I discovered the spending a day reading thrity pages of Karl Barth’s Dogmatics helped me more in my pastoral work than a hundred of pages of how-to literature.
Many thanks to Nick Norelli for pointing out that my dissertation is available online through the University of St. Andrews research database. You’d think I would have known that already, but I didn’t realize the database was open to the public. So, if you’re looking for something to fill your spare moments, feel free to check it out.
I am dealing with some emotional turmoil, however. I tried to access my dissertation a few minutes ago, but I was blocked by the seminary’s web filter because the material “is considered inappropriate”! I’m not sure what to make of that. It’s one thing to have a reviewer or professor tell you that your dissertation isn’t any good. But, when some mindless software starts taking potshots at your research, that’s pretty annoying. I bet it hasn’t even read my dissertation. Stupid software.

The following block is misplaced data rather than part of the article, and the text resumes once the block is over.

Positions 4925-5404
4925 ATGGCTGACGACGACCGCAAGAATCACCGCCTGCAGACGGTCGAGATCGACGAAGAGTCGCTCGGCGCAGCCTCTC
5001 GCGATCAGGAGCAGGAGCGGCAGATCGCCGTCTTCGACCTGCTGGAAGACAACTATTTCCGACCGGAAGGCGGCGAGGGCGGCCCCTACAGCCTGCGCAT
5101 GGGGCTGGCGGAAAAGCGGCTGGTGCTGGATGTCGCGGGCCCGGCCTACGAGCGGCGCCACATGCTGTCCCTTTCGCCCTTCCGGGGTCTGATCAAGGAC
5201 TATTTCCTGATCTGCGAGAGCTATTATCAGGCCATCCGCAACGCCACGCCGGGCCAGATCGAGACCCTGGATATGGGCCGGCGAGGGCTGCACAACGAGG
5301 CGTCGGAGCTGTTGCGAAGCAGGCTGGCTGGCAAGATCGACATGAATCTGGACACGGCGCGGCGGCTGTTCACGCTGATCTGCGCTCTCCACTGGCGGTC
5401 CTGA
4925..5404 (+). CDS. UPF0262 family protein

I did give my dissertation a pretty snappy title, though, so more people would want to read it:
Embodied Souls, Ensouled Bodies: An Exercise in Christological Anthropology and Its Significance for the Mind-Body Debate with Special Reference to Karl Barth’s ‘Church Dogmatics’ III.2
Seriously, who could possibly stay away from a book like that? In my family, we gather around the fire and read our favorite parts to each other while eating ice cream. You should try it.
The third week of the Karl Barth Blog Conference is underway, and Travis has lined up another set of interesting posts. Here’s the lineup for the week with biographical information on each blogger. And, here’s what’s been posted so far.
- Paul Dafydd Jones, On the Monstrosity of Christ: Karl Barth in Conversation with Slavoj Žižek & John Milbank (with a response by Adam Kotsko)
- Michael Jimenez, Barth and Badiou: A Tale of Two Events (with a response by Geoffrey Holsclaw)